Whether you’re starting college this quarter or coming back after summer break, it’s always a good idea to prepare for the routine of being a student again. One of the most important ways to succeed in and out of the classroom is to master time management. Here are 5 tips to help you get started!
Use a calendar to keep up with your classes
Some people like using the latest technology on their smartphones, while others prefer posting a big paper calendar on their wall and covering it with notes. Either way is great, as long as you use your calendar to keep track of all of your reading, assignments, and tests. Review your calendar frequently so you know what important deadlines are coming up.
Carefully review your syllabus for each class
Do you know what a syllabus is? It’s a document that every one of your instructors will give you that explains the requirements and expectations for your classes, as well as a schedule of readings, assignments, and tests. Remember that calendar we just talked about? You can put all of the assignments from each syllabus on it at the beginning of classes so that you can beginning planning for the whole term.
Set routines for yourself
Doing things on a regular schedule can help you avoid procrastinating, or waiting to do important work until it is almost too late. Set aside regular times each day and each week for reading, working on assignments, and doing other work for your classes. You will become used to this schedule and form good study habits much more easily this way.
Break down big projects into smaller tasks
In college, you’ll have many long papers, presentations, and big projects to do. When you have to write a 15-page paper, think about what small steps you’ll need to take in order to complete the assignment. You need to decide what the topic will be, do your research (and make sure to note down where all of your information comes from so that you can properly cite all of your sources and avoid plaigarism!), and you can even divide the paper into different sections that you complete one at a time.
Ask for help!
If you find that you are having trouble managing your time or keeping up with your classes, we at Shoreline are here to help! You can always come to the International Education department in PUB 9302 to talk to an advisor or just to learn about all the resources that the college has to offer you, from tutoring in specific subjects to the Writing & Learning Studio, where you can get help with those big papers! The best part is that it’s all free!
I was 16 years old when I started at Shoreline Community College in the High School Completion Program.This program allowed me to work on finishing my high school diploma and begin my college-level studies at the same time. During my time at Shoreline, I was a math tutor and an International Peer Mentor, which allowed me to meet international students from all over the world, who would eventually become lifelong friends.
When I started applying to four-year universities, the advisors at Shoreline encouraged me to apply to schools that I never thought I would get into. Through their support and encouragement, I was accepted into engineering programs at Purdue, Georgia Tech, Arizona State, and University of Washington. I chose to attend the University of Washington, where I interned with Synapse Product Development, Inc. in downtown Seattle. Even though the classes at UW were more difficult, my classes at Shoreline taught me study habits that helped prepare me for the academic rigor.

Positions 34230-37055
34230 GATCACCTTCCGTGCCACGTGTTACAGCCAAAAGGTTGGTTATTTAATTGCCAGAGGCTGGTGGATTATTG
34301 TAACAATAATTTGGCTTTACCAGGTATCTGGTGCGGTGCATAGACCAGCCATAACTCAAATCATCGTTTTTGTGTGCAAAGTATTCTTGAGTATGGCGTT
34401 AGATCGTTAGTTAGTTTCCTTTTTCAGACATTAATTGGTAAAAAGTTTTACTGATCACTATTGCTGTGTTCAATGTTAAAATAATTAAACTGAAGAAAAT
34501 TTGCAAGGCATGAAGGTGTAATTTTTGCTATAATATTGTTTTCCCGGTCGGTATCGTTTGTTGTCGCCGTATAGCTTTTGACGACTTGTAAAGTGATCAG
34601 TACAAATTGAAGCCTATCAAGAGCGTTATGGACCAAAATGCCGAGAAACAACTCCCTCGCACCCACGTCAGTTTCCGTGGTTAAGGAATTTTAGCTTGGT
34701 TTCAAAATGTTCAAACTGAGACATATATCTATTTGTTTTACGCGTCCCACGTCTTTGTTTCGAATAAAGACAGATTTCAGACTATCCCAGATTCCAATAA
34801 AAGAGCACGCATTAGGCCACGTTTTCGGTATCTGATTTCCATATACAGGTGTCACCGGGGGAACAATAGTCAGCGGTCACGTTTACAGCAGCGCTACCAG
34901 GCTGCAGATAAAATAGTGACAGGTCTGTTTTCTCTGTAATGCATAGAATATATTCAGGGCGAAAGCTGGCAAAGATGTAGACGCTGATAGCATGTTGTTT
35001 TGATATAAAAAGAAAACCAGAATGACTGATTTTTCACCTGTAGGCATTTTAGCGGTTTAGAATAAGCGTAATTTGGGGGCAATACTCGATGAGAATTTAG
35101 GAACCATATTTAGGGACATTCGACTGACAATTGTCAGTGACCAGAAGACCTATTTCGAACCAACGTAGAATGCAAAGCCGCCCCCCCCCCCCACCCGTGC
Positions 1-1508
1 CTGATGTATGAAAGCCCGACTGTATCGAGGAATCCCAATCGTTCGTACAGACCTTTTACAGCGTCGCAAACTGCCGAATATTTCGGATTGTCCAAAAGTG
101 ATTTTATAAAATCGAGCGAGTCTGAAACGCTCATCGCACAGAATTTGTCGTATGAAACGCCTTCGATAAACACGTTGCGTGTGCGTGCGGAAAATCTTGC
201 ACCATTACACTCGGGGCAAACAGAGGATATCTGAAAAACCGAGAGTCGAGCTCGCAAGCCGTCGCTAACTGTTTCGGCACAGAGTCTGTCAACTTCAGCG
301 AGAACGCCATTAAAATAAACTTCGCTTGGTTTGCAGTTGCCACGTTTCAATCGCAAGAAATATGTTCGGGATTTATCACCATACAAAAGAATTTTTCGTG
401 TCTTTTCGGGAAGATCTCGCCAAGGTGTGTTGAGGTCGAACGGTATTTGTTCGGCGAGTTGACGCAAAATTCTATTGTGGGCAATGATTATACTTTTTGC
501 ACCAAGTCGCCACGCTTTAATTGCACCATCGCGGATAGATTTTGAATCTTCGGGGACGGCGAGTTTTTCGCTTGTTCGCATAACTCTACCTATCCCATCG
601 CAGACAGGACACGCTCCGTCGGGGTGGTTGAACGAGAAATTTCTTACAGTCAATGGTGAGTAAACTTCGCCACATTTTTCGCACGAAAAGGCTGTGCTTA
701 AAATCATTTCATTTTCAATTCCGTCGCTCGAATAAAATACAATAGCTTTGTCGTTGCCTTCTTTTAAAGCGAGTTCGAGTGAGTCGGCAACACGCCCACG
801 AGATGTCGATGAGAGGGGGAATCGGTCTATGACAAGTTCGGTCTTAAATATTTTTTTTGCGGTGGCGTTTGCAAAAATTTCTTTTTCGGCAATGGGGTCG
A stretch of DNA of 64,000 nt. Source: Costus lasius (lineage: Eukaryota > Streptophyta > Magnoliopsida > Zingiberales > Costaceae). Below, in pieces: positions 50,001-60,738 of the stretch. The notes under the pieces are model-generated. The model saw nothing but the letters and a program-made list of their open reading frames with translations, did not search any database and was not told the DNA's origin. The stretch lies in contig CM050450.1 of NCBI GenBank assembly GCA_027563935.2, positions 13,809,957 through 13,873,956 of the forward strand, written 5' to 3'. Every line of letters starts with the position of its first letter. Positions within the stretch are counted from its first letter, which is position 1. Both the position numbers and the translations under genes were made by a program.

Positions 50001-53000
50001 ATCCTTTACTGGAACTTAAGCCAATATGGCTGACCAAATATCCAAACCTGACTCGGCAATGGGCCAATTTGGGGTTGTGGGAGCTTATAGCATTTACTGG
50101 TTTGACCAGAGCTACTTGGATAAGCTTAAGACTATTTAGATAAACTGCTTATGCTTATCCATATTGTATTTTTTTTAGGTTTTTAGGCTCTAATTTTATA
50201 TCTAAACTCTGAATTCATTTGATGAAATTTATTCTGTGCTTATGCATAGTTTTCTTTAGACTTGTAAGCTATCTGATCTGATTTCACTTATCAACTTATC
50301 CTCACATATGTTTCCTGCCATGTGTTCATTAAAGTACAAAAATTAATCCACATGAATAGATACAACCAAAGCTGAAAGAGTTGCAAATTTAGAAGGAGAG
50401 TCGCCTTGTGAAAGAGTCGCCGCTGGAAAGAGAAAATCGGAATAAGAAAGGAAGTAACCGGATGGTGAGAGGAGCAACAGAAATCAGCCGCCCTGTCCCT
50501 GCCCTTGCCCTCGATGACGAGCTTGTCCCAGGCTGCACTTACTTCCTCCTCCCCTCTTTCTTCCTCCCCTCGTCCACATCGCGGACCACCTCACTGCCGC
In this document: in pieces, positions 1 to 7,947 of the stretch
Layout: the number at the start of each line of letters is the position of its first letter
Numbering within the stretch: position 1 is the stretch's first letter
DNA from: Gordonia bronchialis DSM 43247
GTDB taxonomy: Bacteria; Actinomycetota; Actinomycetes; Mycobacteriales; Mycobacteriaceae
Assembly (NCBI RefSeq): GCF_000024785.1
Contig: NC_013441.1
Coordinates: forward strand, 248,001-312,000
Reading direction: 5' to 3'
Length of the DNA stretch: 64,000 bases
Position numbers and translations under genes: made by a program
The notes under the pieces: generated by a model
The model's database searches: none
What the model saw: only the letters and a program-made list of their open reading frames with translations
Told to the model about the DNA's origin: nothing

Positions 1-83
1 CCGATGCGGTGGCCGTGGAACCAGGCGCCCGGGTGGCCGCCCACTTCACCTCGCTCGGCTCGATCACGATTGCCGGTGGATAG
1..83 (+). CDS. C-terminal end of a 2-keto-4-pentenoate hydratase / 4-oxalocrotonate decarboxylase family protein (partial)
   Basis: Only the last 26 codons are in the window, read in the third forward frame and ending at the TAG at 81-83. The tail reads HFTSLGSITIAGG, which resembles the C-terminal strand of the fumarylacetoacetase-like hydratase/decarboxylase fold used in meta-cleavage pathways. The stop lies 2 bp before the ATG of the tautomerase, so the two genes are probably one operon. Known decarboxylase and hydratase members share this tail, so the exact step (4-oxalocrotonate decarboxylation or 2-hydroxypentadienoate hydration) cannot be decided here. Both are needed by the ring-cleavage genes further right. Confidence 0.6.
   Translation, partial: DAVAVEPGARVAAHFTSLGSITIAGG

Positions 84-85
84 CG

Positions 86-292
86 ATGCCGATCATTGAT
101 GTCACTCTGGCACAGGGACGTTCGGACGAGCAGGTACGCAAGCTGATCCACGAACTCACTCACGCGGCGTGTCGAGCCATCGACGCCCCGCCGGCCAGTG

I am currently working at the T-Mobile Headquarters as an Associate Engineer – Systems Designs, where I test mobile devices for liability issues on the T-Mobile network. Eventually, I would like to attend Cornell University for my master’s degree. Looking back, I wouldn’t be where I am today without Shoreline. Shoreline helped me grow personally and academically, and ultimately helped me believe in myself. It also provided me the opportunity to transition into U.S. culture and get to know the Seattle area, which now I call home.
If you’re looking for friendly and supportive faculty, a beautiful campus, and great university transfer options, definitely check out Shoreline!
Spring is here once again, and with the sunshine and warm weather come baby ducks and baby geese!
You can see lots of them from the walking and biking path along Green Lake in the north part of Seattle, just about a fifteen-minute drive from Shoreline’s campus. They are 100% adorable.
As a bonus, here is some fun vocabulary: young ducks are called “ducklings,” and the word for a young goose is “gosling.”
Since we’re currently enjoying our nearly annual April/May mini summer, we thought this would be a good opportunity to share some ideas on what to do on a sunny day in Seattle. The forecast for this weekend is looking warm and mostly sunny. Whatever you do, make sure you get outside and soak up some vitamin D!
1. See the best view of Seattle from Kerry Park
Located in the Queen Anne neighborhood of Seattle, Kerry Park is home to the most dramatic views of the Emerald City (one of Seattle’s nicknames), with the Space Needle standing tall in front of the downtown skyscrapers, and Mount Rainier huge in the distance.
2. Walk along the waterfront
Golden Gardens in Ballard is a beautiful place to walk along the Puget Sound. There are many other options as well, though. Alki Beach in West Seattle offers great views of downtown Seattle across the water, while Discovery Park in Magnolia has a whole range of hiking options, from woods to bluffs to beach, if you want a little more variety.
3. Enjoy the musicians at Pike Place Market
In addition to being famous for coffee, Seattle is famous for its musical culture, home to famous musicians such as Kurt Cobain of Nirvana and Jimi Hendrix, arguably the best guitar player of all time. On the street outside of Pike Place Market, you can hear all different kinds of music. There are singing groups, guitar players, and, here, a trumpet player.